De Rigueur is a Paris-based fashion house that creates innovative and high-end leather accessories, handmade for gentlemen founded by Adrien Deslous-Paoli in 2014. The startup combines technological innovation in leather with the aim of introducing a new category of hybrid goods. The startup has also a winner of the CES Innovation Award 2016 for its product Connected Sleeve, a wireless and elegant charging solution for smartphones. This unique practical wallet integrated with 7,000 milliamp-hour battery backup and it works through its electromagnetic induction which eliminates the use of cables and optimised energy consumption with patented hardware and embedded software.
Challenges in the European Textile and Clothing Industry:
The European textile and clothing industry is one of the world’s most difficult markets to enter. The EU has very strict legal requirements and it is necessary to meet all the non-legal requirements of European businesses to enter. These non-legal requirements are customer-specific; you can usually read up on them in the suppliers’ manual provided by your buyer. Market entry is getting easier to large numbers of suppliers that are offering more or less the same in terms of speed, price, flexibility and quality, for buyers it is getting easier and cheaper to switch from one supplier to another.
Finding new suppliers fulfilling Corporate Social Responsibility (CSR) requirements and expectations in Europe are getting tougher and are one of the major challenges that buyers are facing nowadays. Some European manufacturers have started to compete with suppliers from developing countries and have built up competitive advantages, such as quality and design, higher flexibility, higher productivity, shorter lead times and innovation. As a result, the production of high-end, ultra-fashionable clothes more and more likely to remain in or near Europe, in countries like Portugal, Spain, Italy and Turkey.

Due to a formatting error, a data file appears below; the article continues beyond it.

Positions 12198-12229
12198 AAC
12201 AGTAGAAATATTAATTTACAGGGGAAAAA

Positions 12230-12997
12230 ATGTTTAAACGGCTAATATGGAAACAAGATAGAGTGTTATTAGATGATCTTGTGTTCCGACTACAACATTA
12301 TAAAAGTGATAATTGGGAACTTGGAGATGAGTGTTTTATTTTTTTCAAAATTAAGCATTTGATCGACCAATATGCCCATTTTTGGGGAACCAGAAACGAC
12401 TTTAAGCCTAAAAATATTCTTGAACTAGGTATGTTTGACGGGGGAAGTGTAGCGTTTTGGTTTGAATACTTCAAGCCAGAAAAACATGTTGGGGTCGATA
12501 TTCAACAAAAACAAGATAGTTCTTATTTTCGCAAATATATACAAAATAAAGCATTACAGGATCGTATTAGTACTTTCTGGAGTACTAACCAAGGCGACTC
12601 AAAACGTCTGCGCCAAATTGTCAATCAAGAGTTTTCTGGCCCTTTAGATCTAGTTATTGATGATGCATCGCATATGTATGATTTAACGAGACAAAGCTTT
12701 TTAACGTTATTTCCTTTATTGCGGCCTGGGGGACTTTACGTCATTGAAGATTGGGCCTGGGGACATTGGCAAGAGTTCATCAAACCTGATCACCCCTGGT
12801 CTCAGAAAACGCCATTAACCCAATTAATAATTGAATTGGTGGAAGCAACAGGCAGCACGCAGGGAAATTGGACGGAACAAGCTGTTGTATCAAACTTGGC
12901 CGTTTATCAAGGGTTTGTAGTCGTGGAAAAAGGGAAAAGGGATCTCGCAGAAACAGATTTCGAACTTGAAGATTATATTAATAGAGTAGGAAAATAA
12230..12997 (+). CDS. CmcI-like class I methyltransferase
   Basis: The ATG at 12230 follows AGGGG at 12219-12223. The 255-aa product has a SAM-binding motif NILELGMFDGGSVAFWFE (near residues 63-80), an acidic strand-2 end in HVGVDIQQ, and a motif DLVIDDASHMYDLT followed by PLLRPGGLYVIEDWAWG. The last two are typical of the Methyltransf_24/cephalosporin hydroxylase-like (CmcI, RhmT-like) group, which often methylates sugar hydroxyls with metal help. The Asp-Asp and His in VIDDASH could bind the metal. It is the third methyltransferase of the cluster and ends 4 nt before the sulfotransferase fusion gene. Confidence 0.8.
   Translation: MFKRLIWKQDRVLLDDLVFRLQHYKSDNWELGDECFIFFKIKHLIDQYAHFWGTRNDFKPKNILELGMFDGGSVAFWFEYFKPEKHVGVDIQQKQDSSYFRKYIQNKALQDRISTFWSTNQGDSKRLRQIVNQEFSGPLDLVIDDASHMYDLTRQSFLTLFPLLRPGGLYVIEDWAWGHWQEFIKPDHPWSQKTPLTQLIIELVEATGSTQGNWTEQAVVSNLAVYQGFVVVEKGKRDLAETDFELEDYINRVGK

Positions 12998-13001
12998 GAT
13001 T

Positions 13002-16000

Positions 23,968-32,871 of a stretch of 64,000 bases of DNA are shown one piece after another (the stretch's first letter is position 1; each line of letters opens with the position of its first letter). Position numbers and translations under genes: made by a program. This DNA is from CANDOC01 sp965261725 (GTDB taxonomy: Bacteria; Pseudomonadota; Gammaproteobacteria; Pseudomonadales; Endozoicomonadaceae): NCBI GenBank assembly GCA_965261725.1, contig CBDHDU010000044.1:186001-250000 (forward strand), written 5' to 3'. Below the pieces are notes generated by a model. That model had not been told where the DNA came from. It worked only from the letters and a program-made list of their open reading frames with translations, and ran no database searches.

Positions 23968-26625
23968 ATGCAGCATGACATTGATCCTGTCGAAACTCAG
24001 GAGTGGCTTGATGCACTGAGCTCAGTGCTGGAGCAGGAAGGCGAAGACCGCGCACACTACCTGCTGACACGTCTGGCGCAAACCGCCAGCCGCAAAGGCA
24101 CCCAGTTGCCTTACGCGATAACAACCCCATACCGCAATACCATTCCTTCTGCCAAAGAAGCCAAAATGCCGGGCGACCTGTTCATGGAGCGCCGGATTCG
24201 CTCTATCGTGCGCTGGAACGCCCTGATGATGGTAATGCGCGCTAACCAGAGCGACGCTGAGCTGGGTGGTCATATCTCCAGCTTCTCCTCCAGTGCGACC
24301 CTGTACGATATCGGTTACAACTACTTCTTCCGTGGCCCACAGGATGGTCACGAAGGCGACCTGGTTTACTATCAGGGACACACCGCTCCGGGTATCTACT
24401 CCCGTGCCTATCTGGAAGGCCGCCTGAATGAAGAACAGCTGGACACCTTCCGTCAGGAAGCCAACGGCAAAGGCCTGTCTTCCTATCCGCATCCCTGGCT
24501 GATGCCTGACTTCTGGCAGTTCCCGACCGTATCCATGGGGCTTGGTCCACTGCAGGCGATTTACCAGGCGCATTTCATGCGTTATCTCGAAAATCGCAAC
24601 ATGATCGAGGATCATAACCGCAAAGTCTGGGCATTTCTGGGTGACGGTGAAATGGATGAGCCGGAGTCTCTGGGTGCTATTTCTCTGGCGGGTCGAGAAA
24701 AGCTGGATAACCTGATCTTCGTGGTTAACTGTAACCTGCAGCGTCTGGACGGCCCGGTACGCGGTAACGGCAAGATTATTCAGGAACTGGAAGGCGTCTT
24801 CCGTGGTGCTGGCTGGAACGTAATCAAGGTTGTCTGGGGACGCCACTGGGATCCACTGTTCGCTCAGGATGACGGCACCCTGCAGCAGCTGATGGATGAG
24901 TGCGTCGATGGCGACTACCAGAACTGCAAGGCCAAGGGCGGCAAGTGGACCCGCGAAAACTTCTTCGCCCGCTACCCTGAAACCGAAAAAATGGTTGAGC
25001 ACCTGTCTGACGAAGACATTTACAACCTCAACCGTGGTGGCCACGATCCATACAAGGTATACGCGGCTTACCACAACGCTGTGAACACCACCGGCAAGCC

Competition is becoming fierce inside Europe and has several drivers, such as more control over design and production in some higher segments and need for shorter lead times. This development is a threat to developing country supplier if it relies on fast fashion or high quality, for instance, a lot of high-end (leather) fashion is being relocated from the developing world to Portugal. More and more manufacturing organisations, in order to compete with these fast fashion organisations, and are moving parts of their design making, sample making and merchandising to high-turnover markets.
Opportunities in the European Textile and Clothing Industry:
In the European Textile and Clothing Industry technology is changing the techniques of new production, the possibilities of scanning sizes, faster communication. In this fast fashion era, labour-intensive production will likely make way for capital-intensive production, dominated by new technology and robotics. The EU industry will see near sourcing as a major time-saving opportunity. For slow fashion, labour-intensity endures a leading factor: in this segment, most European buyers will prefer far-shore sourcing.
China is slumping down on polluters, pushing many garment factories to shut down; it is a great opportunity for Europe. Due to this many international textile buyers are frequently shifting away from China. With this China’s textiles sector faces escalating costs of inputs such as cotton and wool, costlier environmental rules and massive import taxes for basic manufacturing equipment. Demand is growing faster in the European countries and Europe’s economic rebound is causing new markets to develop.
Demographic changes will differ significantly within Europe as there are more older people and this is providing a growing opportunity for business too in older groups of consumers. It is expected that the percentage of people aged 65 years and older will increase by 30% in 2060 from 17% in 2010. In the same period, 5% to 12% increase is expected in a population of 80 years and older and that segment of older people will be more active and it will be an important segment of the consumer group.